Will Trump cement the DACA program into law if he tries to upend it again?

Will Trump cement the DACA program into law if he tries to upend it again?
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There are many good reasons the Trump administration should rethink its plans to continue attacking the Deferred Action for Childhood Arrivals (DACA) program and the hundreds of thousands of people who rely upon it. The program is wildly popular with Americans across the political spectrum, DACA recipients are playing a critical role as frontline workers during the ongoing coronavirus pandemic and any new effort to end DACA is likely to get blocked in the courts and result in years of litigation.

But there’s another reason the administration might want to stay its hand: taking action to end DACA now could make it far easier for a new Congress and a new administration to solidify DACA protections in law.

The DACA program sets forth a process for certain young immigrants who came to the country years earlier as children to come forward, pay a fee, pass background checks and receive temporary and renewable permission to live and work in the country lawfully. While the Trump administration attempted to terminate the program in September 2017, the Supreme Court last month vacated that action, concluding that the administration failed to consider the substantial and legitimate reliance interests that have developed around the program. The court noted that the administration needed to consider these reliance interests because rescinding the DACA program was an agency action subject to certain procedural requirements.

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Though DACA falls short of the permanent protection that can only be achieved through congressional action, it has genuinely transformed the lives of the more than 825,000 young people who have participated in the program. Over the past 8 years, DACA recipients have completed their education, entered the workforce, enlisted in the military, opened businesses and started families, becoming tightly woven into the fabric of American life. More than 200,000 DACA recipients are working in frontline jobs during the coronavirus crisis, including nearly 30,000 who are putting their own lives at risk to serve as health care workers. It is little wonder that 85 percent of Americans believe that immigrants who came to the country as children should be given the opportunity to remain here.

Notwithstanding the popular outcry and political peril that would result from a second attempt to end the program, President Trump and top Department of Homeland Security officials have signaled that they are preparing to do just that.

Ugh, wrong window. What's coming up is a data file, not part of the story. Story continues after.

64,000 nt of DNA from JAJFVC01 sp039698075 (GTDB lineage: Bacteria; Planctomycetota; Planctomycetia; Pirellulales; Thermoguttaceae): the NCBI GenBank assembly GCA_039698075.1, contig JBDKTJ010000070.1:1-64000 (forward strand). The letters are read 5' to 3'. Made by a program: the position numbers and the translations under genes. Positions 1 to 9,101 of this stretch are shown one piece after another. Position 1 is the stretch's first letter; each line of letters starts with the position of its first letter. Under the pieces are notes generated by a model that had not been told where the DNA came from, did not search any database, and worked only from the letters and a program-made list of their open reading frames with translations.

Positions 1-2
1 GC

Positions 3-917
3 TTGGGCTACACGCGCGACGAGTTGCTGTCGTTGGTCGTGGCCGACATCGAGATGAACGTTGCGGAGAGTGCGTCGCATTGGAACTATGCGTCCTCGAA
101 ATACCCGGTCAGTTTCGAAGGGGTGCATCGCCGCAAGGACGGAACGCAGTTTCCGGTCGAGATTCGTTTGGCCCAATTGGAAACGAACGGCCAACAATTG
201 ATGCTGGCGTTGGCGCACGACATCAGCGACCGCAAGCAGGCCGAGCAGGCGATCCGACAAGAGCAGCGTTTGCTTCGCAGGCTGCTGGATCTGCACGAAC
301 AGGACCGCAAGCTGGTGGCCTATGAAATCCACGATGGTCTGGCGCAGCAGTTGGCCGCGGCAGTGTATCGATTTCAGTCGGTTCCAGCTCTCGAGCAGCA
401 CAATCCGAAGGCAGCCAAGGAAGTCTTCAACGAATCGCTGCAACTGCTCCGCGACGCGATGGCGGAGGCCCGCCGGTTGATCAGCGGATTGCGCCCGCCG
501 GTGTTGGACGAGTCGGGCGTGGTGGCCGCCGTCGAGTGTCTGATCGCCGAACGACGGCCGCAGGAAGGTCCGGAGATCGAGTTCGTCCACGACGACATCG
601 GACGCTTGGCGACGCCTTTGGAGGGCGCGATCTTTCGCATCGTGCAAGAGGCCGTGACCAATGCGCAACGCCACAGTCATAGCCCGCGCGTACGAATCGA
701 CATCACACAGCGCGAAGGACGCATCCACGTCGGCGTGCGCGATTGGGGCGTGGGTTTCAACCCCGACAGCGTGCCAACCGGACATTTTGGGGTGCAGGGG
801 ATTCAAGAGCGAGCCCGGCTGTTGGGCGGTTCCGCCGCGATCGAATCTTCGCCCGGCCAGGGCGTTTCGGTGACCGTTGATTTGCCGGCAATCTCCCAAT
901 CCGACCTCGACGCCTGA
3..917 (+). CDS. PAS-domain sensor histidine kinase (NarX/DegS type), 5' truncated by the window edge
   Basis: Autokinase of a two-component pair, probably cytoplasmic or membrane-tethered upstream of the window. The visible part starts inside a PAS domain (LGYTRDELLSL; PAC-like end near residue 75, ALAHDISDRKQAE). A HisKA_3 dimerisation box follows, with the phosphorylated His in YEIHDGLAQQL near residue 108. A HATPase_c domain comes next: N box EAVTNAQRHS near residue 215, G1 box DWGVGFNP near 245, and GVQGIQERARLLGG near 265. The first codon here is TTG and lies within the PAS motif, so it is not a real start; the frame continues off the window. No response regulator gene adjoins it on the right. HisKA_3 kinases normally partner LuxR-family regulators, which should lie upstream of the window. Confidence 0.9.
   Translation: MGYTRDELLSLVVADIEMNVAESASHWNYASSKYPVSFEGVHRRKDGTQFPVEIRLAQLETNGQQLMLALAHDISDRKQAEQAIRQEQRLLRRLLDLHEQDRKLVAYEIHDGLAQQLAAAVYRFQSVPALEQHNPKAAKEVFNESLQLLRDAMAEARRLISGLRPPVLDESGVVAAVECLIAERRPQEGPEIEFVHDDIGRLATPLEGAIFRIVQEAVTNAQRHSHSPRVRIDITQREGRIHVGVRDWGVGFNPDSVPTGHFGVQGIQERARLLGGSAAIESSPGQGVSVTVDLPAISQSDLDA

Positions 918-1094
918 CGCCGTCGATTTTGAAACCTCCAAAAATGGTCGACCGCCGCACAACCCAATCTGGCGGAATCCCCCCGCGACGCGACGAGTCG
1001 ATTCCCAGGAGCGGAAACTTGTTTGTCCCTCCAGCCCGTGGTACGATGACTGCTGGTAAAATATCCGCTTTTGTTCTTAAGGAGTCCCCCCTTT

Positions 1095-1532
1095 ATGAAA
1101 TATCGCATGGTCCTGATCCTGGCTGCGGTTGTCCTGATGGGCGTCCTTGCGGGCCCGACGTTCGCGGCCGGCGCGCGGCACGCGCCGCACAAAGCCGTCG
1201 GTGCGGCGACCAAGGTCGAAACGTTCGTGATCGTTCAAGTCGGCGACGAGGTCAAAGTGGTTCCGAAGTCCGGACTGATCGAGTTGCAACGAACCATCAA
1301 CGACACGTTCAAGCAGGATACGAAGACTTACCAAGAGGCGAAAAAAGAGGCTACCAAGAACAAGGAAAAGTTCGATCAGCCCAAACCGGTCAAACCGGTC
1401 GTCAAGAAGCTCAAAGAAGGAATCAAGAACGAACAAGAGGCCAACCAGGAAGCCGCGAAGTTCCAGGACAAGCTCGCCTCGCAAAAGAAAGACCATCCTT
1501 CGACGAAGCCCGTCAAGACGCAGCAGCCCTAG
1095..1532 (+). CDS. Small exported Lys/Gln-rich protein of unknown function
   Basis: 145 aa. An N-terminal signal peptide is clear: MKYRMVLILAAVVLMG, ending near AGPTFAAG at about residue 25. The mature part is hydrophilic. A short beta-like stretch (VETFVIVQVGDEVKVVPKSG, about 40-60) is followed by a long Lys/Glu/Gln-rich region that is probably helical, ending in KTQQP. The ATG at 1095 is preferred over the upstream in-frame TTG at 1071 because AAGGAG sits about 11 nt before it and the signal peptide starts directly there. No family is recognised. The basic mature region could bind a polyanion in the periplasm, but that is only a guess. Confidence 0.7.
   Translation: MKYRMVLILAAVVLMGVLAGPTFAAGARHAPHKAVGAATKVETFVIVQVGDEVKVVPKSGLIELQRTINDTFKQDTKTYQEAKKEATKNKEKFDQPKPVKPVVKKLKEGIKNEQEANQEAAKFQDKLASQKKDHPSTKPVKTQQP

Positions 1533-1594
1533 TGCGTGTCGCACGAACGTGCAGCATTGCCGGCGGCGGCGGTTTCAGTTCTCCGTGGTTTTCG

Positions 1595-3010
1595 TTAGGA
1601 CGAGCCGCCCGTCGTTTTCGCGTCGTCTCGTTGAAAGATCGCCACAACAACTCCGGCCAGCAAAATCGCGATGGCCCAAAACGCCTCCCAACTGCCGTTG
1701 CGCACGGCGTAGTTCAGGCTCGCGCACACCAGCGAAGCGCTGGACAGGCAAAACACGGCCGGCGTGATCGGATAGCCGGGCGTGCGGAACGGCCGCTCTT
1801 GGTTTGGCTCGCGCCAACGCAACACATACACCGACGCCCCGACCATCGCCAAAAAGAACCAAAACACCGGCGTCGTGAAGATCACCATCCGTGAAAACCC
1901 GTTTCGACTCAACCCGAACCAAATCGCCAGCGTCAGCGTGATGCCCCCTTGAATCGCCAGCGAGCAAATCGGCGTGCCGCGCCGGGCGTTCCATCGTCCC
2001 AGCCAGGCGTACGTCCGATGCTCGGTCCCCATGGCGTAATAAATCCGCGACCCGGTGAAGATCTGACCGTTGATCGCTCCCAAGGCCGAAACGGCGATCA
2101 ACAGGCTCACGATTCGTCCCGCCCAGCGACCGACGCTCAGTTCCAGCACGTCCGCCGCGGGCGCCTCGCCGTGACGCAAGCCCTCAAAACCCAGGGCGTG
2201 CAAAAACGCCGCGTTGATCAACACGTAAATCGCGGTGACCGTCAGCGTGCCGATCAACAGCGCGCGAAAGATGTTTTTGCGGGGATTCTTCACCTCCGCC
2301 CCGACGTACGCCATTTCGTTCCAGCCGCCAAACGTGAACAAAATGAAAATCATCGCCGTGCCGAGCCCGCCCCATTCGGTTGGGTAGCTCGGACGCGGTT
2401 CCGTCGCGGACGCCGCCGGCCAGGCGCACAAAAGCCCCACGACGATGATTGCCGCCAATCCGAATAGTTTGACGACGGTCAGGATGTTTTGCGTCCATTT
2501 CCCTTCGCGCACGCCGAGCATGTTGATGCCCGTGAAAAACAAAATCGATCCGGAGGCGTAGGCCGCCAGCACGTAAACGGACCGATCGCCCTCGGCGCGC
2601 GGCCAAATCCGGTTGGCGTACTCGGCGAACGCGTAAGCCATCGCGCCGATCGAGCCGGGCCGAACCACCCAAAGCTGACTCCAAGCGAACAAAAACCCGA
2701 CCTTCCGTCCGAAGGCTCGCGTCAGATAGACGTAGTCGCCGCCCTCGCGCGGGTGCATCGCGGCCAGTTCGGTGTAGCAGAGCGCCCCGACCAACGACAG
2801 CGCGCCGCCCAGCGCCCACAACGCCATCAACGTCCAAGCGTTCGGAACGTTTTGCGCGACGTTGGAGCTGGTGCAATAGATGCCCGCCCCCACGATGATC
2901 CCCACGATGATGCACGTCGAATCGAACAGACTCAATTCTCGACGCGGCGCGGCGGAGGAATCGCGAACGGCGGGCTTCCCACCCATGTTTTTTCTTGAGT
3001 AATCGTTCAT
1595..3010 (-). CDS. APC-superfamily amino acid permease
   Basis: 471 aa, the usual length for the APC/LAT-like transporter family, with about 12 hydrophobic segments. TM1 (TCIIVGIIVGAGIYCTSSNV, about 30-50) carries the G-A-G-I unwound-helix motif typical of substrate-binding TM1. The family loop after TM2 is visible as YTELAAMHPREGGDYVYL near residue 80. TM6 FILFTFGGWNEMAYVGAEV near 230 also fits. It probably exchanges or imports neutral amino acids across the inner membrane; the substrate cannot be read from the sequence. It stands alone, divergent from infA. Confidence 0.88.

But just as the last rescission effort was an agency action subject to procedural requirements, this rescission would be as well. It’s also highly likely that such a memorandum would be subject to the requirements of the Congressional Review Act (CRA), which apply broadly to agency statements of general applicability “designed to implement, interpret, or prescribe law or policy.”

A DACA rescission memorandum would have broad applicability, affecting not only the nearly 650,000 young people who rely upon the program today, but also the hundreds of thousands of young people who should be eligible to apply right now based on the Supreme Court decision but who would see that opportunity close with the issuance of a new memorandum.

The application of CRA procedures to a rescission memorandum would have significant consequences. The CRA allows Congress to use fast-track procedures to bypass a Senate filibuster when voting to overturn a recent agency action. Like any law, it requires signature by the president, which would not occur under Trump, or a veto override. But the timing provisions in the CRA mean that agency actions taken this late in a presidential term likely can be acted upon during a new administration and by a new Congress.

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That’s how Trump was able to use the CRA to overturn a number of agency actions taken late in the Obama administration. A new Biden administration with majority support for DACA in the House and Senate could do the same. Importantly, the CRA says that if an agency action is overturned through this process, no future administration can take an action that is “substantially the same.” That would mean a subsequent anti-immigration administration would be severely curtailed in its ability to rescind the DACA program.

Overturning the rescission of the DACA program would not be the last word on immigration. A new administration and Congress would almost certainly want to go further than preserving the current DACA program, such as by providing — at the very least — the type of permanent protection for Dreamers and Temporary Protected Status holders found in the House-passed American Dream and Promise Act, H.R. 6.

Still, the administration may want to consider whether to take an action that delivers all the negative consequences of trying to end DACA while clearing the path for a future administration and Congress to easily cement the program into law. 

Sam Berger is vice president for Democracy and Government Reform at the Center for American Progress. He previously served as a senior attorney in the Office of Management and Budget during the Obama administration.